Congolese women and children are particularly vulnerable in Congo, and the lack of power and infrastructure, together with corrupt systems, impede the Congolese from taking different paths for their future. The purpose of Ukweli is to show a few powerful voices of Congolese artists and activists, and invite our global community to learn about how we’re connected and can support each other in our day to day choices. Together, we can change the global narrative.
By buying and sourcing conflict-free artisanal gold from the Congo and reducing the demand for conflict gold, you can make a real difference in people’s lives and help build prosperous communities and sustainable livelihoods. Consumers should ask the companies they purchase from to include conflict-free gold from Congo in their products and only buy from conflict-free suppliers. Investors should ask companies in their portfolios to disclose relevant information about the sourcing and due diligence conducted on their gold supply chains. And citizens should demand that governments sanction those who exploit the Congo, including conflict gold smugglers. Together, we can raise the voices of Congolese artists and activists that are working to make change.
Meet the Artists
Rita Zaburi (slam artist): I am a slam artist firstly for myself because I enjoy it, and secondly for the audience because I have a message to share. When I was younger, I liked poetry and expressing my thoughts through writing. Since learning about slam poetry, this same passion for words is what interested me in becoming a slam artist. Now, I am part of a group called Goma Slam Sessions, which is a collective of Goma slammers who meet weekly to share our independent pieces with each other. We also organize a Slam Night where we perform to the public at the end of each month. Before joining this slam group, I didn’t have much confidence in myself and I didn’t like public speaking. Since I am a woman, I was scared to stand up in front of an audience because in Goma and the Congo women are not considered to be capable of doing this. But, thanks to this collective I have now overcome this fear and shyness, and I understand that being a woman does not mean that I am incapable. As a female slam poet in Goma, I want to communicate to the entire world through my art. I want to share my ideas with the world so that they can listen to what I have to say.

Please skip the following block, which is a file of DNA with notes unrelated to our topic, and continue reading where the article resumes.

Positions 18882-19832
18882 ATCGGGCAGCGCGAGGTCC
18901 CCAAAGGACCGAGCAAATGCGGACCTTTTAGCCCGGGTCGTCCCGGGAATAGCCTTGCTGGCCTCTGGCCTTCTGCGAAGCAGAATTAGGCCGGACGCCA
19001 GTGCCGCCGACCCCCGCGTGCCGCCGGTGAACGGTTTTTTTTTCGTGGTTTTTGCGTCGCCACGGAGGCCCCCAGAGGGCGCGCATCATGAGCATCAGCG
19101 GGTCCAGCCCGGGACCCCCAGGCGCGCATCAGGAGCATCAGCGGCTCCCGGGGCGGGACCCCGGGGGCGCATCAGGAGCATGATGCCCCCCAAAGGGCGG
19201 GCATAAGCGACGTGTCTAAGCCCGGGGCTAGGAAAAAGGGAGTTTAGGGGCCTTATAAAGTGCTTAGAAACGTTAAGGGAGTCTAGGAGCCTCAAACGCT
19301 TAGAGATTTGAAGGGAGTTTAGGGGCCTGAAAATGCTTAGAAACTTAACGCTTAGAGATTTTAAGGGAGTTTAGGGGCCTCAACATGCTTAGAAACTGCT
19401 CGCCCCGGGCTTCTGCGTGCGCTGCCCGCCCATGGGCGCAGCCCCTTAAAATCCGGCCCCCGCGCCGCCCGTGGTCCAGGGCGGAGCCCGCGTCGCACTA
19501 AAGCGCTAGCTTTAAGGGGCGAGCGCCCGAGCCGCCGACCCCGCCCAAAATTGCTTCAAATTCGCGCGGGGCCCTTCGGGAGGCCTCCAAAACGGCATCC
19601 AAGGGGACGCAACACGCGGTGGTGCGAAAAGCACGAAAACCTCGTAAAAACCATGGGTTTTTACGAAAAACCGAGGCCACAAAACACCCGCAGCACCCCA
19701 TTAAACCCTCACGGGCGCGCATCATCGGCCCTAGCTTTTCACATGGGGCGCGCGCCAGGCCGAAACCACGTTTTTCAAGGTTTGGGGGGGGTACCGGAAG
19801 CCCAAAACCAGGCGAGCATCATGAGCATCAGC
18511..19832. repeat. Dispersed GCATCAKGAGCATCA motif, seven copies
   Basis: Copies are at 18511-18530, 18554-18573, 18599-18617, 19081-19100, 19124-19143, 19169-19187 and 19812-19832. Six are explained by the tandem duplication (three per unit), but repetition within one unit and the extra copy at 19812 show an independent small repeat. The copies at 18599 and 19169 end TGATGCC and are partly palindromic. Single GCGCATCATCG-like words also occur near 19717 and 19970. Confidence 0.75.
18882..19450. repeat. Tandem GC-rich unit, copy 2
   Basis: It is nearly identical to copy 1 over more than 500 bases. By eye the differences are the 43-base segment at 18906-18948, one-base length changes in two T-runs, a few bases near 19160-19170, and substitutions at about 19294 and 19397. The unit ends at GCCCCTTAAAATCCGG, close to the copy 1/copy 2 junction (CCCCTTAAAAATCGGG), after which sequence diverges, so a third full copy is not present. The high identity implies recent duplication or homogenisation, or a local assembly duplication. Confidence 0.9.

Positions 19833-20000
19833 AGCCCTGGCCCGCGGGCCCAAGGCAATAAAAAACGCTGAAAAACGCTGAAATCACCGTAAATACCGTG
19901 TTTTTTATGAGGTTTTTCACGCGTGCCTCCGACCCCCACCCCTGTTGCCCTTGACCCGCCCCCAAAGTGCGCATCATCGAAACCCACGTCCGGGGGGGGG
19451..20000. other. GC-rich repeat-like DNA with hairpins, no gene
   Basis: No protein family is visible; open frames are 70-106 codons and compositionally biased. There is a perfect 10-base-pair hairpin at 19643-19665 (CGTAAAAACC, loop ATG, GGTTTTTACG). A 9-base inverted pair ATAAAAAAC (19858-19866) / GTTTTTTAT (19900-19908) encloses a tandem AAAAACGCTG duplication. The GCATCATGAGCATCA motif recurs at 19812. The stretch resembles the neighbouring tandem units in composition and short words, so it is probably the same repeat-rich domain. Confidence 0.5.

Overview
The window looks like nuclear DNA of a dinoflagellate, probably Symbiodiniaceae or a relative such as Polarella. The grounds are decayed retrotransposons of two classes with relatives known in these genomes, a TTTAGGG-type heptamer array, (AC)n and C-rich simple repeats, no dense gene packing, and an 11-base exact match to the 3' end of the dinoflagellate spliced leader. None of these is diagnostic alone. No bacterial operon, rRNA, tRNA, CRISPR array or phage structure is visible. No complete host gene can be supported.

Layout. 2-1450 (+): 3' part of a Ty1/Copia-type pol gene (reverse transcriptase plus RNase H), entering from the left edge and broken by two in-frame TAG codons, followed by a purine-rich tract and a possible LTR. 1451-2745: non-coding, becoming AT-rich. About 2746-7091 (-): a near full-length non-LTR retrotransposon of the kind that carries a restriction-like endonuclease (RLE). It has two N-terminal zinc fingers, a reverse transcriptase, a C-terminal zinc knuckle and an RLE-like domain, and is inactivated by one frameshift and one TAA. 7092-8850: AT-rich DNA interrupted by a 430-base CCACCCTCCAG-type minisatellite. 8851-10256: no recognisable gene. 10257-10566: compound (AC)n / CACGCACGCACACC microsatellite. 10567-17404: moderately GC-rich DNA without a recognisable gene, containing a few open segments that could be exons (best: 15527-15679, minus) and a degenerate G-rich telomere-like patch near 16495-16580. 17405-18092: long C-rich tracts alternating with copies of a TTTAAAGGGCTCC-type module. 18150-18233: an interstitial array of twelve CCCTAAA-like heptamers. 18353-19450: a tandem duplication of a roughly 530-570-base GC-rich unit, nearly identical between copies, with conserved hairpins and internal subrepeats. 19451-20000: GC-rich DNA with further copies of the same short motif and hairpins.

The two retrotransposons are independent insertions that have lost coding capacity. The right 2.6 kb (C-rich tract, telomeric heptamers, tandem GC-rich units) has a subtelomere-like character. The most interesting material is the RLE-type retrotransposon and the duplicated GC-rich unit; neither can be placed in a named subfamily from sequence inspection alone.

Mugabo Baritegera (visual artist): I am a contemporary Congolese artist working in Goma in Eastern DRC. In my artwork I use different media such as photography, filmmaking, and painting because I believe that art can allow us to be free to see things from different points of view. I also believe that art can be a tool for advocacy about human rights. Through my artwork I want to communicate a positive image about life in the Congo, and I often aim to share ideas about daily life, the stories of my community, and the common humanity that we all share. By posing questions about the relationship between the colonized and the colonizers, I aim to create a space where we deconstruct colonial clichés in order to make space for creations that are free and that work toward a decolonized future. Overall, I see my art as a pedestal for decolonization that can help to build and develop our collective consciousness and understanding.
The Street Dancers: We created our dance company (The Street Dancers) in 2006, and we now have eight members: Bienfait Hangi Luanda, Meshake Rene Lusolo, Guellord Mulonda Shakangana, Olivier Bizimana Kamara, Junior Nuru Masta, Laurant Baptista Kawa, Fabrice Emmanuel Tumba, and Nicolas Yanece Mutima. Through dance, our goal is to address and confront issues that we face as youth in our country, and to work toward positive change in Congolese society. To us, being dancers is not a choice – we consider it to be our destiny. Through our body movement and choreographed dances, we are able to express ourselves and tell our stories more clearly than we can with words. Our dances respect Congolese traditions and customs, while also fighting against issues of injustice, violence, colonialism, and racism. While many people work in their offices behind closed doors, we understand that part of our work as dancers is to be visible in the community and to share our ideas and artistic creations with others. This is how we can create positive change. Overall, our dream is for there to be peace and security in Congo because we know that without peace nothing else will work. Through dance, this is what we are fighting for.